While standardized testing often receives a great deal of attention, it is important to know that test scores are just one of the many pieces that colleges consider during the application process. Many colleges
no longer require test scores, and they are several standardized test options available depending on a student’s strengths and interests. Moreover, the importance of scores varies from student to student, depending upon the other attributes that he or she possesses. Seldom are scores used to measure the intellectual abilities of an applicant.
That’s why we think it’s helpful to consider testing as a “necessary evil,” an obstacle to be surmounted on the path to a college, and certainly not as frightening or all-important as some wish to believe. There’s no question that, all other factors being equal, high scores can aid an applicant’s chances at most colleges, but it’s equally true that small score improvements, often the result of random variation or natural maturation, tend to have little impact on the final admissions decision.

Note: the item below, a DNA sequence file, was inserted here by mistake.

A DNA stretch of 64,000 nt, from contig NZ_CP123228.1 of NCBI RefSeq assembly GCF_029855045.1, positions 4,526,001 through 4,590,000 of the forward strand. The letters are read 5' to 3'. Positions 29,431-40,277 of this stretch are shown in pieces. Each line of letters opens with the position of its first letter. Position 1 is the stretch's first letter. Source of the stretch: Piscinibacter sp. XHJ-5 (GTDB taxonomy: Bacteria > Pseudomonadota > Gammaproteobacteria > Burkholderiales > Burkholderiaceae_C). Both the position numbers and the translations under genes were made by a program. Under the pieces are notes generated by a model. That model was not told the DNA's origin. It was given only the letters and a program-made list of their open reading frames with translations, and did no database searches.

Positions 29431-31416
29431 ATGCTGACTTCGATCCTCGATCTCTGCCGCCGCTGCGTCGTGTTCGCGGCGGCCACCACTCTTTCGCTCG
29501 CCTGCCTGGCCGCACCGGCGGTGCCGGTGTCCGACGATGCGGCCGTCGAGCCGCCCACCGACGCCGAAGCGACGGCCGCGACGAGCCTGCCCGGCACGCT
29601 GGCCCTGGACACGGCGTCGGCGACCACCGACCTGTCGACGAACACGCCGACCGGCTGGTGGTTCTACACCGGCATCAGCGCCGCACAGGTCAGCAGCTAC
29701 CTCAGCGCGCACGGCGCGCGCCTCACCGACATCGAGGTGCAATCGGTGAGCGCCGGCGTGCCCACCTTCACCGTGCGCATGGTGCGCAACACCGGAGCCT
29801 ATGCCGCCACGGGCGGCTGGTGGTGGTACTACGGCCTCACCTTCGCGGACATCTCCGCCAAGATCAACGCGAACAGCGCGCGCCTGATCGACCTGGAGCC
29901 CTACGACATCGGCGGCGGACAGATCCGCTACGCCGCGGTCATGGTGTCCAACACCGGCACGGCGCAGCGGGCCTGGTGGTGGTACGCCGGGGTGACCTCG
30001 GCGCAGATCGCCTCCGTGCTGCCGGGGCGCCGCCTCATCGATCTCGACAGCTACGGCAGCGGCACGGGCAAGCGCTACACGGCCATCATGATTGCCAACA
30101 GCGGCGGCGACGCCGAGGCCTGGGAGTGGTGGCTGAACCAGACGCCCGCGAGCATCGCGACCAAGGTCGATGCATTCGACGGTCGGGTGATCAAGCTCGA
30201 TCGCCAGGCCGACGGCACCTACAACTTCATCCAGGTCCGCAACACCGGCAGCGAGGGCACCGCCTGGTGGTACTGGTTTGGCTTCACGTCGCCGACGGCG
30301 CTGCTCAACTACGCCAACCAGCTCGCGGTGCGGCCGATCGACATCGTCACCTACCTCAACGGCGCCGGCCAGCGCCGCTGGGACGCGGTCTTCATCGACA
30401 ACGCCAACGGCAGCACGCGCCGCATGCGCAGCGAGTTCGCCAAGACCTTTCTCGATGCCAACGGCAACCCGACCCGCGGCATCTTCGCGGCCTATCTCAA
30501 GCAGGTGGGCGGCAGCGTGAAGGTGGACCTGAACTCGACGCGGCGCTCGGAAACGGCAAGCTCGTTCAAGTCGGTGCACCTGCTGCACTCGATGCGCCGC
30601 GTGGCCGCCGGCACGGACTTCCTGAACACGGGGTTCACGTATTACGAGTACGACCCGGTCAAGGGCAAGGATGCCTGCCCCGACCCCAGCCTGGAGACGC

We feel that a long-term, rational plan of preparation is best, one that determines which test serves a particular student best: the ACT, SAT, or going test optional. With the use of practice tests administered at Laguna Blanca, students can gain comfort with the process and reasonably maximize their potential by identifying underlying weakness and systematically addressing them.
Don’t overdo it! Colleges are increasingly wary of, and wearied by, over packaged students who have relentlessly tested and sought to gain an advantage. Moreover, it’s important to remember that the hours spent in testing and test preparation might be better spent, perhaps through enrichment experiences, such as art, music, volunteering or work. Don’t hesitate to reach out to Mrs. Murray
early in your Laguna career to discuss the issue and to develop a sensible, effective plan.